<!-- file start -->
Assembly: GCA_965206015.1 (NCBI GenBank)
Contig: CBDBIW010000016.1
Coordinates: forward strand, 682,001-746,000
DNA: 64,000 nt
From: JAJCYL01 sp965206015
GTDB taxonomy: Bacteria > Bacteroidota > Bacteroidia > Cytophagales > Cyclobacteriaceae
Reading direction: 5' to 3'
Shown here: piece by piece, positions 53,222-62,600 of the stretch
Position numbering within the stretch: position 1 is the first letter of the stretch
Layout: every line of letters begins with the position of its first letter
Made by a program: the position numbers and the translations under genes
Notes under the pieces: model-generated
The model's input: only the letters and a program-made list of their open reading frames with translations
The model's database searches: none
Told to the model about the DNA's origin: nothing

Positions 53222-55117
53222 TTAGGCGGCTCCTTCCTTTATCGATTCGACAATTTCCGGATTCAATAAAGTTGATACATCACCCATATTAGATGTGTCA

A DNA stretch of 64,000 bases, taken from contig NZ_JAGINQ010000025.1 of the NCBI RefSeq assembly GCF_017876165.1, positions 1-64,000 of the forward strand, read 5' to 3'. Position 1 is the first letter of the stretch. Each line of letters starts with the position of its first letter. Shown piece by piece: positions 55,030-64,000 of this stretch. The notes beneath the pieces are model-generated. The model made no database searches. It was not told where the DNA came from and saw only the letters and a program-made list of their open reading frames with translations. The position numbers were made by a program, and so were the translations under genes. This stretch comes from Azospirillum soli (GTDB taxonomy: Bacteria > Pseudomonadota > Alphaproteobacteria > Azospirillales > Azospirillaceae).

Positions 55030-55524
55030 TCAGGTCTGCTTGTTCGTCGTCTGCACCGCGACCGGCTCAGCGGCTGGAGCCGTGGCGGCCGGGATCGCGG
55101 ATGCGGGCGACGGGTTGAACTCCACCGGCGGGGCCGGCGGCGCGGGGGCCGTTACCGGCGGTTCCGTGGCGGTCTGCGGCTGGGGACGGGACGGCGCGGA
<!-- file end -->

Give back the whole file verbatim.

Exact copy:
Assembly: GCA_965206015.1 (NCBI GenBank)
Contig: CBDBIW010000016.1
Coordinates: forward strand, 682,001-746,000
DNA: 64,000 nt
From: JAJCYL01 sp965206015
GTDB taxonomy: Bacteria > Bacteroidota > Bacteroidia > Cytophagales > Cyclobacteriaceae
Reading direction: 5' to 3'
Shown here: piece by piece, positions 53,222-62,600 of the stretch
Position numbering within the stretch: position 1 is the first letter of the stretch
Layout: every line of letters begins with the position of its first letter
Made by a program: the position numbers and the translations under genes
Notes under the pieces: model-generated
The model's input: only the letters and a program-made list of their open reading frames with translations
The model's database searches: none
Told to the model about the DNA's origin: nothing

Positions 53222-55117
53222 TTAGGCGGCTCCTTCCTTTATCGATTCGACAATTTCCGGATTCAATAAAGTTGATACATCACCCATATTAGATGTGTCA

A DNA stretch of 64,000 bases, taken from contig NZ_JAGINQ010000025.1 of the NCBI RefSeq assembly GCF_017876165.1, positions 1-64,000 of the forward strand, read 5' to 3'. Position 1 is the first letter of the stretch. Each line of letters starts with the position of its first letter. Shown piece by piece: positions 55,030-64,000 of this stretch. The notes beneath the pieces are model-generated. The model made no database searches. It was not told where the DNA came from and saw only the letters and a program-made list of their open reading frames with translations. The position numbers were made by a program, and so were the translations under genes. This stretch comes from Azospirillum soli (GTDB taxonomy: Bacteria > Pseudomonadota > Alphaproteobacteria > Azospirillales > Azospirillaceae).

Positions 55030-55524
55030 TCAGGTCTGCTTGTTCGTCGTCTGCACCGCGACCGGCTCAGCGGCTGGAGCCGTGGCGGCCGGGATCGCGG
55101 ATGCGGGCGACGGGTTGAACTCCACCGGCGGGGCCGGCGGCGCGGGGGCCGTTACCGGCGGTTCCGTGGCGGTCTGCGGCTGGGGACGGGACGGCGCGGA